Picket fences are neighborly and nice to have around.
One of the easiest fences to build, the old-fashioned picket fence has charm, character, and harmony. It completes the design and effect of the entrance to a front garden or, lining a driveway, may serve as a background for flowers.
Picture, for example, a lovely row of multicolored zinnias against the whiteness of a picket fence.
Should you decide to have one, you may find what you need at a local lumberyard where prefabricated fences are sold. But remember, prefab fences are expensive and they're time-consuming to paint.
After you measure the length of fence you want, it is almost as easy to go to a lumber company that has green, unseasoned boards. Buy them in the largest lengths you can manage because this makes the cost cheaper in the long run.
First establish the fence line; then set in the end posts. These are the key to a stout fence. Dig a hole that is deep enough (one foot of hole to every three feet of post above ground). Set the post on a bed of gravel (to promote drainage). Tamp small stones around the post, thus providing more rigid support than earth alone.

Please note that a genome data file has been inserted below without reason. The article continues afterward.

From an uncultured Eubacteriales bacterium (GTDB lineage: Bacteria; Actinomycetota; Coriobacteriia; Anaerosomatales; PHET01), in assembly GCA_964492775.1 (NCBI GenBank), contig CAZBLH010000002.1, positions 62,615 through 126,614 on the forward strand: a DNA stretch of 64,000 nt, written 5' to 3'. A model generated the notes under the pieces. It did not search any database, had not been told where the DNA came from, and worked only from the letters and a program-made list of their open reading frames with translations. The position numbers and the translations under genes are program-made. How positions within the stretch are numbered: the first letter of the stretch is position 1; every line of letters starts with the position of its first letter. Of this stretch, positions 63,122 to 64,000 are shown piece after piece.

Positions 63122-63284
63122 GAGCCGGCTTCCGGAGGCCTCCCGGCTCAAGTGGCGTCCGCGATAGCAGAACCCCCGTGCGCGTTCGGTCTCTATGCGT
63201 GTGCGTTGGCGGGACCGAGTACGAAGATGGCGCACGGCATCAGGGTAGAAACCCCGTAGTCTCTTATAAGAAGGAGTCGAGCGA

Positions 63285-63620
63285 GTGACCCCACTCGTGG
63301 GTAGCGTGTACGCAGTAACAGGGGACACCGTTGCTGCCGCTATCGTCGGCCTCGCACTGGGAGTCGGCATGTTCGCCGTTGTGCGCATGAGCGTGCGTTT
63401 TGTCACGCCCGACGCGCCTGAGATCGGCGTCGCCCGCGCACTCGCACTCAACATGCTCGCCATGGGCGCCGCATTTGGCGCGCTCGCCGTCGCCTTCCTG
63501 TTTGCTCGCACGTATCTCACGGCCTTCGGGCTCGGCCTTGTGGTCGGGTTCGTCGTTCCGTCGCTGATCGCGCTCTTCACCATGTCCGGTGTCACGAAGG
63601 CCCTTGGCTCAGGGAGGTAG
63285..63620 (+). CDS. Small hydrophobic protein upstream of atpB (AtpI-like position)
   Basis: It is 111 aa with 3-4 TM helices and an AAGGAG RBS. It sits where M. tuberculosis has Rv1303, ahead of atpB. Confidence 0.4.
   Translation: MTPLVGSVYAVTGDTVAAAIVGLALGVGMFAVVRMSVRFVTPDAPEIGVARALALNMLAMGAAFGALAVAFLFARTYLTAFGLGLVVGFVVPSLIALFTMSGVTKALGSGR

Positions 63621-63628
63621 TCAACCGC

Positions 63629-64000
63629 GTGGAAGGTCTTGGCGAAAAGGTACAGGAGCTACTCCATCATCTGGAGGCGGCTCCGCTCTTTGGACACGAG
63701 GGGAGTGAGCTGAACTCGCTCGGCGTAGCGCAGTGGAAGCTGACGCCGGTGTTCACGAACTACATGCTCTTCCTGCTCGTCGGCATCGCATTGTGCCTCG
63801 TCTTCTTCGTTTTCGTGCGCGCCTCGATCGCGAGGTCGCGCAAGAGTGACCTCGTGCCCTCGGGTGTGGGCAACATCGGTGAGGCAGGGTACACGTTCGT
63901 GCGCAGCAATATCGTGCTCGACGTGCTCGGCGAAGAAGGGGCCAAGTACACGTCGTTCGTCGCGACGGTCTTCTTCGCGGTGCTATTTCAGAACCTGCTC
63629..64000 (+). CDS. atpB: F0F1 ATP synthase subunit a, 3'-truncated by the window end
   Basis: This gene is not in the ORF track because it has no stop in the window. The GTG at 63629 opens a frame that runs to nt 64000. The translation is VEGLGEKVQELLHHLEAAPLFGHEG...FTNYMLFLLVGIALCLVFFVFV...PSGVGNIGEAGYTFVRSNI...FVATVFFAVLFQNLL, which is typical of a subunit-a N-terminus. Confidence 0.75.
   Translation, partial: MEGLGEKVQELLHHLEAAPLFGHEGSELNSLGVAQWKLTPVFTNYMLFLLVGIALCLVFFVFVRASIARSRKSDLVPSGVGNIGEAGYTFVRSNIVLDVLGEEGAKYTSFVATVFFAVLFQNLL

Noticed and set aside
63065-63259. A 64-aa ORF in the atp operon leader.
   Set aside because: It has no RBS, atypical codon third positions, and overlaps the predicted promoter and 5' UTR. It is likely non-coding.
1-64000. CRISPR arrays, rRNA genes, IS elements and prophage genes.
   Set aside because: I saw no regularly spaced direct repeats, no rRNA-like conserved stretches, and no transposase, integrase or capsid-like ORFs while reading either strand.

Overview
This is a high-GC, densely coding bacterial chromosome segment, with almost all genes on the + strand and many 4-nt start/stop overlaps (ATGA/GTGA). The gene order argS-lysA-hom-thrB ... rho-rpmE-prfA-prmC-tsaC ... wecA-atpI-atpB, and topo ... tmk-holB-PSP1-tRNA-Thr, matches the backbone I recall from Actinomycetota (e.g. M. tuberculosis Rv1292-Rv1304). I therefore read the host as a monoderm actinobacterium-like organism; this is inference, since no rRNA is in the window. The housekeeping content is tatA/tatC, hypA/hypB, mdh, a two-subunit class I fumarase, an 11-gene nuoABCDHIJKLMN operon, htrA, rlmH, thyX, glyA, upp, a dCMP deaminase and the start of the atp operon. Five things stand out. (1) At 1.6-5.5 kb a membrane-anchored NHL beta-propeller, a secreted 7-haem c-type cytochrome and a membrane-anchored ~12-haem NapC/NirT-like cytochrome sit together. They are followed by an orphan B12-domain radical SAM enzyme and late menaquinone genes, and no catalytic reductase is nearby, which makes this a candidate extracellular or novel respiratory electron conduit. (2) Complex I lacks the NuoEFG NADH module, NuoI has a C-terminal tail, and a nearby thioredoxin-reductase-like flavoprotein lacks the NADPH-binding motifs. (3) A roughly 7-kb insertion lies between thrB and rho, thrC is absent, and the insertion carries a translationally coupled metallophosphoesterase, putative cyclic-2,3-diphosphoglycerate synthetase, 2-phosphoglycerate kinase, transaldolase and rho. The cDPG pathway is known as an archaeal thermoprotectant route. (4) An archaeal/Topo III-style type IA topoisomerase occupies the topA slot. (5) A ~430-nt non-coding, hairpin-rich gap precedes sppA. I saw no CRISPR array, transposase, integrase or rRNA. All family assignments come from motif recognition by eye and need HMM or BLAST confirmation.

Be sure to treat the lower part of the post -- the part that goes into the ground -- with a preservative before you put it in the hole.
Pickets should be marked off evenly on the stringers; that is, the two lengths of board running horizontally at the top and bottom of the fence. Depending on the length, you may need additional posts for support. The point where wood decay starts is where the pickets cross the stringers. Simply, water gets in between the two and causes rot.
To help prevent rot, paint the stringer pieces and the pickets before they are put together; and then nail them while the paint is still fresh.
It is also a good idea to let the stringers project a few inches beyond the end posts so that if the posts decay, new posts can be driven in on either side and the stringers easily attached by heavy nails or spikes.
To facilitate the sawing of the pickets, use a workbench or sawhorse. You can put guides on the workbench at the angle at which you wish to saw the top of the picket. These can simply be two upright pieces of block.
The maintenance of a picket fence lies, of course, in keeping it painted, but if you start out with a good base coat, it will help keep any future coats of paint from peeling.